God of War is perhaps the landmark release of 2018, and Santa Monica Studios have done a great job of keeping the essence of the original trilogy alive, whilst bringing a fresh take to the narrative in this sequel to God of War 3.
The move from Greek to Norse mythology is a bold departure from the well-trodden path of the original trilogy and although it was a risk, it was a risk that definitely paid off. God of War 4 is now the highest rated PS4 exclusive on Metacritic, developer Santa Monica Studio certainly knew how to bring life back into this ageing franchise!
Despite not being a numbered sequel, according to Santa Monica Studios, this is actually a continuation from 3rd GOW instalment. A surprising revelation given its initial resemblance of a reboot. God of War is not your typical sequel, though, as it overhauls almost every aspect of the series from combat and graphics to gameplay and a greater emphasis on narrative.
GOW (2018) is a tale of two. Following the untimely demise of Kratos’s wife, he and his son Atreus embark on a quest to fulfil her last wishes and spread her ashes at the highest peak of the nine realms.
What starts as a seemingly simple objective soon becomes the catalyst for the game’s central character and story arcs, propelling the two on a perilous journey that sees them dealing with a variety of threats from Odin’s Raven spies to fire hurling behemoths.
This new dynamic humanises Kratos more than previous GOW instalments, which painted him as a blood-thirsty man driven by revenge towards the gods. This Kratos is more relaxed and often pauses to gauge the situation and to calm Atreus as well. Overall the story is well crafted with surprising moments such as when you first meet the world serpent.
God of War (2018) Gameplay Mechanics
The rejigged combat system flows seamlessly alongside a compelling story, with some top-notch voice acting to accompany it, whilst the finishing moves that were a staple of the original games still remain intact.
God of War (2018) features some of the best combat mechanics we’ve ever seen. The balance and pacing of movement and strikes is near perfect. The use of two characters is also incredibly well integrated, with either Kratos or his son taking centre stage, often to devastating effect.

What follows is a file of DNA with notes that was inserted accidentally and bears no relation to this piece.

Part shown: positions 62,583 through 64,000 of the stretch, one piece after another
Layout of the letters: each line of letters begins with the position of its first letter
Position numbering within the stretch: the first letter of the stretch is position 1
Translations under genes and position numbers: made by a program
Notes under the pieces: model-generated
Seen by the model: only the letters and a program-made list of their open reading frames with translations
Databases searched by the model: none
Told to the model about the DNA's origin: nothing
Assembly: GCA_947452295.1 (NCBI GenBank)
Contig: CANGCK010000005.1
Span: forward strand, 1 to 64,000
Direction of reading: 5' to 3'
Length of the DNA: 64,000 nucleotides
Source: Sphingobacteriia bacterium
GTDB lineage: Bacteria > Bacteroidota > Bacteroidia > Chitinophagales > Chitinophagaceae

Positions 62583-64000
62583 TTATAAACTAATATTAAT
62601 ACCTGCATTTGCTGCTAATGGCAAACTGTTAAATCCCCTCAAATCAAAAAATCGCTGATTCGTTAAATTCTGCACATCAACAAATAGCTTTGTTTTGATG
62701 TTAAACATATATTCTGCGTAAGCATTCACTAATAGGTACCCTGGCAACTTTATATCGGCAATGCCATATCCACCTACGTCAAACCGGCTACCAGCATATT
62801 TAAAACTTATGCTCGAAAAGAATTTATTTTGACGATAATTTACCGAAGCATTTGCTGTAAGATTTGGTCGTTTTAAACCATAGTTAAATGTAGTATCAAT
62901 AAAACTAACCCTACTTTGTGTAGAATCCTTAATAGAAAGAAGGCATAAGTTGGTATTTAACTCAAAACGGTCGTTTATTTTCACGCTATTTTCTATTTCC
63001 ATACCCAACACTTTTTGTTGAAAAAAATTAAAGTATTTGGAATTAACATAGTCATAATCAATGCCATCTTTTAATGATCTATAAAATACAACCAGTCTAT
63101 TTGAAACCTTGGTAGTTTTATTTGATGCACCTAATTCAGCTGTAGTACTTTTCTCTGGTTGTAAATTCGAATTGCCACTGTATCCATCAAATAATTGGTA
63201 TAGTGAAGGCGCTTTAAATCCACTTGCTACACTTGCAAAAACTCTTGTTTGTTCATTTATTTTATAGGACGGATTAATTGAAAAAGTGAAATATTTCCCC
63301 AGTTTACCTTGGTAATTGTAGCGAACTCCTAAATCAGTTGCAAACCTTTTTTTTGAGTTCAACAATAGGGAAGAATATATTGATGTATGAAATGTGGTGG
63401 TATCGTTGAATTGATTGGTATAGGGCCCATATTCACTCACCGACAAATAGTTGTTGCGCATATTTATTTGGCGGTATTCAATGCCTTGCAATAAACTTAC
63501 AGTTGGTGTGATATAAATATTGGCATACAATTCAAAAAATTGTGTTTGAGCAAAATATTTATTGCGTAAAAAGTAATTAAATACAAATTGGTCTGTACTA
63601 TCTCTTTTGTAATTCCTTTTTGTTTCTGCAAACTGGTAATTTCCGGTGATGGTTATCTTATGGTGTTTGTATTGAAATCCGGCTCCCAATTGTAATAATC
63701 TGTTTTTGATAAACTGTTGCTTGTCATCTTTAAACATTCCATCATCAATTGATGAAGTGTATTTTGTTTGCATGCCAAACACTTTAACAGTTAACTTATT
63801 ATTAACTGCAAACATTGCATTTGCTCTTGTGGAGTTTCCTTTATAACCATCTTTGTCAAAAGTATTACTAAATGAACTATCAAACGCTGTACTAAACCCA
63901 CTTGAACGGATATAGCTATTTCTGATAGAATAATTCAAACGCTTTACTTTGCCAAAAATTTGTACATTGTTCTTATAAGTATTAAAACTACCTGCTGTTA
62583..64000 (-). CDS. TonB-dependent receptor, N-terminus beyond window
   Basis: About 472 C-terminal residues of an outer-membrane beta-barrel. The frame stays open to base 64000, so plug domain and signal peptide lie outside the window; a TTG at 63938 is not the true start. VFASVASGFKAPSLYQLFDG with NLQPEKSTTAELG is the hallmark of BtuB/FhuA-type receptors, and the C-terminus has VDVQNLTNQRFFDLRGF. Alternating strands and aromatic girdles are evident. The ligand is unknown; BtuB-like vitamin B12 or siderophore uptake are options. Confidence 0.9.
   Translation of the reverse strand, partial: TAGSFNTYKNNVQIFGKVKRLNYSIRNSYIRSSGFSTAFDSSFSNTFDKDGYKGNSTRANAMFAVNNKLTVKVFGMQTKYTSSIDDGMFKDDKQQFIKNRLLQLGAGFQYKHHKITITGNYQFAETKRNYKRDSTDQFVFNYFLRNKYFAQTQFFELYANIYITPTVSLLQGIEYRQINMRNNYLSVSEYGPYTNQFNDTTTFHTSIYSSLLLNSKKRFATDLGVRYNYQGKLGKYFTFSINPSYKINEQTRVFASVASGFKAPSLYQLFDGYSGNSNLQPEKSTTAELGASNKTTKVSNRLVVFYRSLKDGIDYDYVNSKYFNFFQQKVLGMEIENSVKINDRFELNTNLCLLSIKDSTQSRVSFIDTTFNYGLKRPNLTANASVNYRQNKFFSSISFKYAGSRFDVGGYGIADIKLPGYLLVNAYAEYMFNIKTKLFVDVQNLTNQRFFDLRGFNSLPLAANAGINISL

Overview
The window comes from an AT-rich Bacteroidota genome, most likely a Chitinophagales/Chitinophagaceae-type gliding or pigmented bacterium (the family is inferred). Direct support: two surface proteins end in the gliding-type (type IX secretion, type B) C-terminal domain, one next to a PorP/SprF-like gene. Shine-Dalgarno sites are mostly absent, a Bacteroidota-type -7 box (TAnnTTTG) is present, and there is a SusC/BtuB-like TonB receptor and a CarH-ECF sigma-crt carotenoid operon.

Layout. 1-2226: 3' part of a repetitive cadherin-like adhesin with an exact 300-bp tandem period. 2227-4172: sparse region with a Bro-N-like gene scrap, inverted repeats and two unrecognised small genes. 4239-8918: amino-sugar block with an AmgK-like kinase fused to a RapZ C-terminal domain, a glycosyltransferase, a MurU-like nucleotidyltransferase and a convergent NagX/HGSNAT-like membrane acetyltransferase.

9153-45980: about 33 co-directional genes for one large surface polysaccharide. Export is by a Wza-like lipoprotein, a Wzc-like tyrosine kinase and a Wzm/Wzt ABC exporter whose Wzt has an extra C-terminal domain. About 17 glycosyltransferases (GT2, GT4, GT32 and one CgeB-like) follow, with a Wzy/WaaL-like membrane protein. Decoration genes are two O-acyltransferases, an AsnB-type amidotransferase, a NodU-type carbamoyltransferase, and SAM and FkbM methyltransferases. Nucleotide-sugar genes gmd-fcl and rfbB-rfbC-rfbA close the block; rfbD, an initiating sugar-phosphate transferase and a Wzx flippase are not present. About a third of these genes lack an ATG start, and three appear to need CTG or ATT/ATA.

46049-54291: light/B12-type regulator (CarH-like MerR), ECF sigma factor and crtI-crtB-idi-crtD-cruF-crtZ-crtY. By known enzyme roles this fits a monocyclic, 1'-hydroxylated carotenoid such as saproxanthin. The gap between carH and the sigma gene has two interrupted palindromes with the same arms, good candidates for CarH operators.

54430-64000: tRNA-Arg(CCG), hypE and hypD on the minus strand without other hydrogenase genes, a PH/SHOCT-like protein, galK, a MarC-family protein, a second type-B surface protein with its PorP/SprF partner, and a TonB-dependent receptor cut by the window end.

Gone are Kratos’ signature chained blades, these have been replaced by the trusty Leviathan, an upgradable and destructive weapon that is also integral to solving puzzles.
The Axe can be thrown and recalled, too. This works great in combat and when solving puzzles that require halting moving cogs to hold doors open or even to methodically set traps.
Atreus can be called on to distract and attack enemies with his bow and arrow, which allows for a great system when taking on larger enemies and can work well when low on health and surrounded by multiple foes.
The combat is definitely more nuanced this time around.
We opted for the medium difficulty as we like to focus on the story during the first playthrough and then crank up the intensity and go for achievements the second time around. The first thing that struck us was that unlike a lot of great games with flawed fight mechanics, you can’t just put it on an easier difficulty and expect button mashing to get you through things.
Nope. Not here.
Regardless of what difficulty you choose you will still need to pick your moments wisely, thinking about when to strike, when to block, and when to parry.
Graphics and Exploration
Since the E3 reveal, the graphics have stepped up a notch. Stellar rendering of light and immaculate detailing accompanies a strong element of exploration.
Exploration also pays off with plenty of extras to find and runes to translate that, in turn, lead to further treasures. The trademark treasure chests make an appearance but have done away with the button hammering quick time events.
Fast travel becomes an option once you meet travelling blacksmith Brock, who also happens to be one of the two craftsmen behind the legendary Leviathan axe. The fast travel works well, alleviating any fears of a linear map. Whilst God of War (2018) doesn’t feel as open world as an Elder Scrolls title, it still gives a sense of exploration and makes it easy to backtrack if you have missed something in the game.
The Obligatory Nitpick
If we had to pick one thing we didn’t like so much, it would be the loss of the platforming that the original games had. It’s a small thing to criticise, and we know a lot of people are happy with the change, but the invisible walls at the edge of ledges seem to make things a bit too easy. They take away a little bit of that danger you felt in previous God of War titles.
That said, we completely understand why this change was made; that is, to prevent the flow of the game being interrupted.
Final Boss’ Final Words
One of the flagship games available on PS4 right now, this definitive iteration of God of War doubles down on narrative, with a compelling tale running alongside a fluid and intuitive combat system. The Leviathan Axe lends itself to well to both puzzle solving and combat, while the fast travel and weapon upgrade systems make this title a breeze to play through. God of War (2018) will be accessible to fans of the old series and newcomers alike, with top-notch voice acting and a layered world to explore.